The Giants came right back against Durocher’s fifth pitcher, Tommy Warren, to match those runs in the fourth and were in the process of adding more two innings later. At that juncture Durocher, “for a reason clear to no one, chose to pick a row in the sixth with all three of the umpires, who simultaneously and with considerable enthusiasm, waved him off the premises”14 to a predictable chorus of boos that escalated when he “deliberately stirred up the crowd by dilatory tactics before he left.”15
Meanwhile, Weintraub had continued his onslaught with a two-run double in the fourth. He added a three-run home run off Warren and two runs scored in the eighth. Even pitcher Feldman was involved with an RBI double as Ott’s club plated eight in the eighth and ran away, 26-8.
Although Rube Melton was the losing pitcher, Warren’s “take one for team” slate on the day was ugly: 5 IP, 13 H, 15 R (11 ER), 6 BB.16 Feldman had hung on in relief of Cliff Melton and got the win when Bragan rolled into a double play. And there was another game to play.17
Surprisingly, the game set only one new NL and major-league record: the Giants’ 26 runs driven in. Weintraub’s 11 RBIs fell one short of Jim Bottomley’s National League record established 20 years earlier.18 Mel Ott tied his own NL record with his five walks19 and six runs scored, and he reached the 1,700 mark in both career runs and RBIs in the game.20 The six consecutive walks by Dodger pitchers in the second inning tied similar frustration by the 1909 Giants and 1928 Phillies.21
Weintraub finished a solid 1944 season at .316, with 77 RBIs, came back for reduced playing time with the Giants and another stint in the minors in 1945, and was released in January 1946. Smyres was optioned to the Dodgers’ Newport News farm club on May 422 and never appeared in another major league game. He was out of baseball at age 24 after 82 games in Class A in 1945.
Neither the Giants nor the Dodgers accomplished much in 1944. They finished fifth and seventh, respectively, in the National League, a combined 80 games behind the Cardinals, who went on to beat the Browns in that year’s “St. Louis Showdown” World Series.
Thanks to my SABR Games Project colleague Greg Erion for accessing and providing copies of the New York Times articles cited in the Sources.
Burr, Harold C. “58,058 P. G. Crowd Tribute to Baseball,” Brooklyn Daily Eagle, May 1, 1944.
Daley, Arthur. “An Afternoon at the Polo Grounds,” Sports of the Times, New York Times, May 1, 1944.
Drebinger, John. “Ottmen Win, 26-8, In Bizarre Opener,” New York Times, May 1, 1944.
Brooklyn Daily Eagle, April 11, 1944.
Hagerstown (Md.) Morning Herald, May 5, 1944.
The Sporting News, March 30, 1944, April 20, 1944, May 11, 1944.
Wisconsin Jewish Chronicle, April 18, 1944.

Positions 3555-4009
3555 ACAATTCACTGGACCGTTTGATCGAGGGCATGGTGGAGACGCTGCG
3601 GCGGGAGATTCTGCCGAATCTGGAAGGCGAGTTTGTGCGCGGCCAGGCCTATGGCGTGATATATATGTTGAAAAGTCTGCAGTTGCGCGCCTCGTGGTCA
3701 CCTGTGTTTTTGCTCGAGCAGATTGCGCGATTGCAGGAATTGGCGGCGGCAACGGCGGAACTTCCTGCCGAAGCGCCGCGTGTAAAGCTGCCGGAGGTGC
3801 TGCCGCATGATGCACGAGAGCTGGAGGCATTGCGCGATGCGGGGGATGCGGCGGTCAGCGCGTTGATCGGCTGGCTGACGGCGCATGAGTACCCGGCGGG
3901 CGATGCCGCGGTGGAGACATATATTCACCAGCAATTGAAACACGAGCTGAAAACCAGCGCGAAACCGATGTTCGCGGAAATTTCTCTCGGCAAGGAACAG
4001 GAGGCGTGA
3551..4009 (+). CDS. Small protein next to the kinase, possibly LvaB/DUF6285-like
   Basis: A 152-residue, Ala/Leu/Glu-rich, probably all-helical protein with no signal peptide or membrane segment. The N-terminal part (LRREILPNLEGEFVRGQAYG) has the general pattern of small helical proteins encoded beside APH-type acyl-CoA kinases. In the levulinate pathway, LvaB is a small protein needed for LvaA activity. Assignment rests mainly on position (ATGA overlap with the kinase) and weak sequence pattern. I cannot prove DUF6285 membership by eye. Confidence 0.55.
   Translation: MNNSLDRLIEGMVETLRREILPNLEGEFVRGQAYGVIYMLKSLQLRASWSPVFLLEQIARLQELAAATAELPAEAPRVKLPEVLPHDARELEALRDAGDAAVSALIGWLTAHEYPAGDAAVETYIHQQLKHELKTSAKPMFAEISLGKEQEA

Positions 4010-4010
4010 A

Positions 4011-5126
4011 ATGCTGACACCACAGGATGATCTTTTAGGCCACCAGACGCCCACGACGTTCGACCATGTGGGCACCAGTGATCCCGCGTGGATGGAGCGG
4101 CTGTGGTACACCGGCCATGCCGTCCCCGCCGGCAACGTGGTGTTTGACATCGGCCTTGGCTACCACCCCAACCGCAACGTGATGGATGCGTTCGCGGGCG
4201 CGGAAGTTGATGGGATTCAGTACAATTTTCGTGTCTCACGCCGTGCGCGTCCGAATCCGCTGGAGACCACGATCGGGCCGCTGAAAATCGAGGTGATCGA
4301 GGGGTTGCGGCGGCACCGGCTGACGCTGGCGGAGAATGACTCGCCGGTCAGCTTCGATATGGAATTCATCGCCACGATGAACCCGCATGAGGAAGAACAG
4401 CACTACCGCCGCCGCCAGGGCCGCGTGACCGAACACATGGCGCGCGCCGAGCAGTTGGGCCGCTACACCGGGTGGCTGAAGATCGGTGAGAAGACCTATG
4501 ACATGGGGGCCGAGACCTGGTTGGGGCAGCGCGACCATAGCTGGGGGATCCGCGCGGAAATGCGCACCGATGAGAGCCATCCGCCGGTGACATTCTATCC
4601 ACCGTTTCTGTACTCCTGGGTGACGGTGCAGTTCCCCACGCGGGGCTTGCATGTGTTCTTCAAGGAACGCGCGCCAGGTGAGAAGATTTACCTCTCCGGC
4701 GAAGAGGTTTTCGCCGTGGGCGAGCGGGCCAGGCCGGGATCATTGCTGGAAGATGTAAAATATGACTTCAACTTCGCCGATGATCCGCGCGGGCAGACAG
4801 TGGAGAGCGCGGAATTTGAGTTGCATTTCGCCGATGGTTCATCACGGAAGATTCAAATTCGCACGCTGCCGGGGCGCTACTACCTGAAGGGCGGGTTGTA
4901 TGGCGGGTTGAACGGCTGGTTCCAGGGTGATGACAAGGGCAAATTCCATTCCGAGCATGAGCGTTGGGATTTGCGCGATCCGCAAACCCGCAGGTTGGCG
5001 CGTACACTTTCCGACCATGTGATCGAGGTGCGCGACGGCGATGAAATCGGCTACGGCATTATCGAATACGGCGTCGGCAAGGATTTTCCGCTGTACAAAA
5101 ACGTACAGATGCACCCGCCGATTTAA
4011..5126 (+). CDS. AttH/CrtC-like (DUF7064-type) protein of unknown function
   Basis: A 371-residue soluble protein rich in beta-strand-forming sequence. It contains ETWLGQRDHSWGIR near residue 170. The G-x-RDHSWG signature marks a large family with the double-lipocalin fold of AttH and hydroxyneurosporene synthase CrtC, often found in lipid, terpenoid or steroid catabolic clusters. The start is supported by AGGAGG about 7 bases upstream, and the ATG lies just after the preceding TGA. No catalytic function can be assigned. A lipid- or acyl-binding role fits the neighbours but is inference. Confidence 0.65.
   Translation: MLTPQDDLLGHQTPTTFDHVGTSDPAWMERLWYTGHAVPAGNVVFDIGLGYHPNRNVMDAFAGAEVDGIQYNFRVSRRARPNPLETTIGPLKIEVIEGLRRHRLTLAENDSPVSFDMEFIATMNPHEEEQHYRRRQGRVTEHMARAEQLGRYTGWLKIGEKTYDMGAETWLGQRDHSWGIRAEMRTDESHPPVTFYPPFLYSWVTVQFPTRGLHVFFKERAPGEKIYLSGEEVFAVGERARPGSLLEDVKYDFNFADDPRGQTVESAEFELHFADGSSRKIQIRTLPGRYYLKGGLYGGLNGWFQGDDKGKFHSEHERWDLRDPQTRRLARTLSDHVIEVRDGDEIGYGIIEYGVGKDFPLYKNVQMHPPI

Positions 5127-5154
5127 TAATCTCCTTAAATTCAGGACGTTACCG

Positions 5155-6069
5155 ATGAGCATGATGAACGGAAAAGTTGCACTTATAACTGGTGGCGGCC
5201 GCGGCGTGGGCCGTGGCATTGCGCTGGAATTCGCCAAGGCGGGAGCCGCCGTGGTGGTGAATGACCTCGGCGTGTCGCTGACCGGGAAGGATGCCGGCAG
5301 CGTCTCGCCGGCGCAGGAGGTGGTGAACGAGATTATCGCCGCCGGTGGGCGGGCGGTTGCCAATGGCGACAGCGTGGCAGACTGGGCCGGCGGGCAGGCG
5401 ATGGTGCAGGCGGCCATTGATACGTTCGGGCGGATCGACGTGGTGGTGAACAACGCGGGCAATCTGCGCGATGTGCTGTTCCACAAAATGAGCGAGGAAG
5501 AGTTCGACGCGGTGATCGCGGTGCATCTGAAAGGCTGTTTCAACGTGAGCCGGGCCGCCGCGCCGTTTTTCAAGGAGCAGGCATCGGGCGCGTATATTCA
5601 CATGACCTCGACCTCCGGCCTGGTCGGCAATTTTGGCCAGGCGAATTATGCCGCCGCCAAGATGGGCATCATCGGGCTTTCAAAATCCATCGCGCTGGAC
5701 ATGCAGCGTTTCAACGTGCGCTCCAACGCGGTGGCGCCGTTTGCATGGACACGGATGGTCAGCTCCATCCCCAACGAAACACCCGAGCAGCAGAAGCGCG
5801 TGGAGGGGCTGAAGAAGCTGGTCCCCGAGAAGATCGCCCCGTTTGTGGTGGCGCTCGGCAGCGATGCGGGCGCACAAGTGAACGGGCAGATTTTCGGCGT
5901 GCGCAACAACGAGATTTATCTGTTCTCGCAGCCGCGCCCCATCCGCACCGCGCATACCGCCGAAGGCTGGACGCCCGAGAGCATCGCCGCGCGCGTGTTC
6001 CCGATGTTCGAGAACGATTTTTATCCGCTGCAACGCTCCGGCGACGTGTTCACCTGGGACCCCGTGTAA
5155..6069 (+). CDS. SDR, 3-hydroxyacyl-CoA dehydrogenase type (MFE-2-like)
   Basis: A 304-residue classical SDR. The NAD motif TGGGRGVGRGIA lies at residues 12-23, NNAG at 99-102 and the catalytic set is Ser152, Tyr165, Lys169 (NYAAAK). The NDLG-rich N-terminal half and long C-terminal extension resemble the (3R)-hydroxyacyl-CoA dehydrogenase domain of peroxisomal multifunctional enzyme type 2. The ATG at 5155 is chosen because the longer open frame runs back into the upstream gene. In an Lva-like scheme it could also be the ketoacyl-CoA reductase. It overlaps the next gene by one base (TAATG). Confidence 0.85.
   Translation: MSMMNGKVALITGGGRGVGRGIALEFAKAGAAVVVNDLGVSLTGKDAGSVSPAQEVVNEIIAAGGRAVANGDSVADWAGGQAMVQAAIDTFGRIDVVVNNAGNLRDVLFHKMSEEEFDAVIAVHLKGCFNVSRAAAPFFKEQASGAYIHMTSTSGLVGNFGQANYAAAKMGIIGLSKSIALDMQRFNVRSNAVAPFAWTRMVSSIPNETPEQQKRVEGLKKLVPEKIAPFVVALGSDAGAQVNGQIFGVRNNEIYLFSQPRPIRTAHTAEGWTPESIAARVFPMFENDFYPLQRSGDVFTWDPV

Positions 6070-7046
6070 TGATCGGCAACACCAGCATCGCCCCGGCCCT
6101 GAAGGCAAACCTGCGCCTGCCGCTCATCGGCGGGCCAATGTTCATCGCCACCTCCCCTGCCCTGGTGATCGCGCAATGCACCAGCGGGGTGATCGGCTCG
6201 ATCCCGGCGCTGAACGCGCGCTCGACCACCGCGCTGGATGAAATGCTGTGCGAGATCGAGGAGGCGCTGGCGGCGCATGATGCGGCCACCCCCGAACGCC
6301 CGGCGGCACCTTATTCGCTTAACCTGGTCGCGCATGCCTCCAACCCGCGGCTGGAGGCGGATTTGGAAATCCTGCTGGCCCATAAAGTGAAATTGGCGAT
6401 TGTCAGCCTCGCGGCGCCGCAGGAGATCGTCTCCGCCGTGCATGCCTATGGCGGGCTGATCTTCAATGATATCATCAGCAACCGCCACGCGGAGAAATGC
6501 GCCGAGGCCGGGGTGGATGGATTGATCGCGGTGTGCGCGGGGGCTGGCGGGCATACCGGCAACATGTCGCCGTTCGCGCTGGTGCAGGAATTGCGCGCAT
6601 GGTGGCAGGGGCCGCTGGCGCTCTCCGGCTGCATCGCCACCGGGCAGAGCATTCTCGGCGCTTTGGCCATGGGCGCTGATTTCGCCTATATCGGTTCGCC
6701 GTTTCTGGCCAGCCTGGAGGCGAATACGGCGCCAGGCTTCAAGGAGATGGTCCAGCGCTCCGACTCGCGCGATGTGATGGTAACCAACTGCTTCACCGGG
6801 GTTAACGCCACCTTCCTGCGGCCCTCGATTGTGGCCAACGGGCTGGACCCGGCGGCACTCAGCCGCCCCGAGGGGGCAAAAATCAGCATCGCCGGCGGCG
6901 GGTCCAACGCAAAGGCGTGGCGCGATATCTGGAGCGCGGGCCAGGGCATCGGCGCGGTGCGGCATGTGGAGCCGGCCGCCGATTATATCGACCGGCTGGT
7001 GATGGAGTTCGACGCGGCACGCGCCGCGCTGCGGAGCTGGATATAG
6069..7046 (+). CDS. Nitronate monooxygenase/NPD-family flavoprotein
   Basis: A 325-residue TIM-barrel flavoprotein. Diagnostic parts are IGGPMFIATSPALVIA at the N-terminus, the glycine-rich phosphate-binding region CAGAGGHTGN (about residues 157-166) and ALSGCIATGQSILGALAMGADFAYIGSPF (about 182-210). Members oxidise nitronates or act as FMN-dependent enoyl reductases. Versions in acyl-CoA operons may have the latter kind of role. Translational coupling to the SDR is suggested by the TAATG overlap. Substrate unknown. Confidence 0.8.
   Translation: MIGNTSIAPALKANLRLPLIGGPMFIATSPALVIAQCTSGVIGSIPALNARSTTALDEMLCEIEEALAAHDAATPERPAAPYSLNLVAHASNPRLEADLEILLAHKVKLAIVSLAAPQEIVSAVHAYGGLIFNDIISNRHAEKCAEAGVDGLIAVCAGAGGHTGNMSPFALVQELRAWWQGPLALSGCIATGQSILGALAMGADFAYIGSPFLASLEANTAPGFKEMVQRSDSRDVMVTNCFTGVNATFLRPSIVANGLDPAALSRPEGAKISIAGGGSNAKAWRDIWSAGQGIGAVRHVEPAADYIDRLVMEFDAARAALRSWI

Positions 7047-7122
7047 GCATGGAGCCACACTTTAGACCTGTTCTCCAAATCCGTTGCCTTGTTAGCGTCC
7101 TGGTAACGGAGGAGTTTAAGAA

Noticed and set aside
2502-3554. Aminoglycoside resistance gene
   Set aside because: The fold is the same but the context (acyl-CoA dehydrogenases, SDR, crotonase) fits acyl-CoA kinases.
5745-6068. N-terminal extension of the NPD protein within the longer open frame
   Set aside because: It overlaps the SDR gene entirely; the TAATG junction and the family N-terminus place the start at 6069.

Berger, Ralph. “Phil Weintraub,” Society for American Baseball Research (SABR) Biography Project, http://sabr.org/bioproj/person/ca37b853, accessed March 13, 2015.
1 Arthur Daley, “An Afternoon at the Polo Grounds,” Sports of the Times, New York Times, May 1, 1944, 18.
2 Thousands more were turned away—10,000, according to one writer: Harold C. Burr, “58,058 P. G. Crowd Tribute to Baseball,” Brooklyn Daily Eagle, May 1, 1944, 12. Another writer reported 20,000. John Drebinger, “Ottmen Win, 26-8, In Bizarre Opener,” New York Times, May 1, 1944, 18.
3 Melton struck out 13 Boston Bees in his first career start on April 25, 1937. He was 20-9 for the Giants that year, formed a formidable one-two punch with Carl Hubbell, and started Games 2 and 5 of the 1937 World Series.
5 Berger, “Phil Weintraub.”
6 Wisconsin Jewish Chronicle, April 18, 1944, 12.
7 The Sporting News, March 30, 1944, 14.
8 Brooklyn Daily Eagle, April 11, 1944, 12.
10 The Sporting News, April 20, 1944, 18.
12 Weintraub worked one of the bases-loaded walks, giving him his third RBI.
13 This was the second and last at-bat of Smyres’ major league career. He’d first batted as a pinch-hitter in the eighth inning at Philadelphia on Opening Day and popped out to first. The next day, April 19, he came on as a 10th inning pinch-runner, scored the lead and ultimately winning run on a single by 41-year old Paul Waner, and played third base in the bottom of the inning without a defensive chance.
16 Warren, 26, the ultimate long reliever this day, also typified wartime baseball. The 1944 season was his only one in the majors. He appeared in 22 games with four starts. The highlight of his career was probably three months later, in the first game of a doubleheader on July 30 at Ebbets Field, when he held the first-place and later pennant-winning Cardinals to 8 hits in a complete game the Dodgers won 10-4. But it was wartime—in the second game Durocher summoned Warren in the 9th inning with Brooklyn trailing by a run. Although Dixie Walker hit a home run in the bottom of the inning to tie the game and Warren successfully navigated the 10th inning, he yielded two runs in the 11th to take the loss and go 1-1 for the day.
17 The plucky Dodgers rebounded to win, 5-4, in a game shortened to seven innings by darkness. The first game had consumed two hours and fifty-eight minutes, an eternity for games of the era.
19 Ott walked each of his first five times up, then added an RBI single in the eighth. Drebinger.
20 The Sporting News, May 11, 1944. 16.
22 Hagerstown (Md.) Morning Herald (AP), May 5, 1944, 9.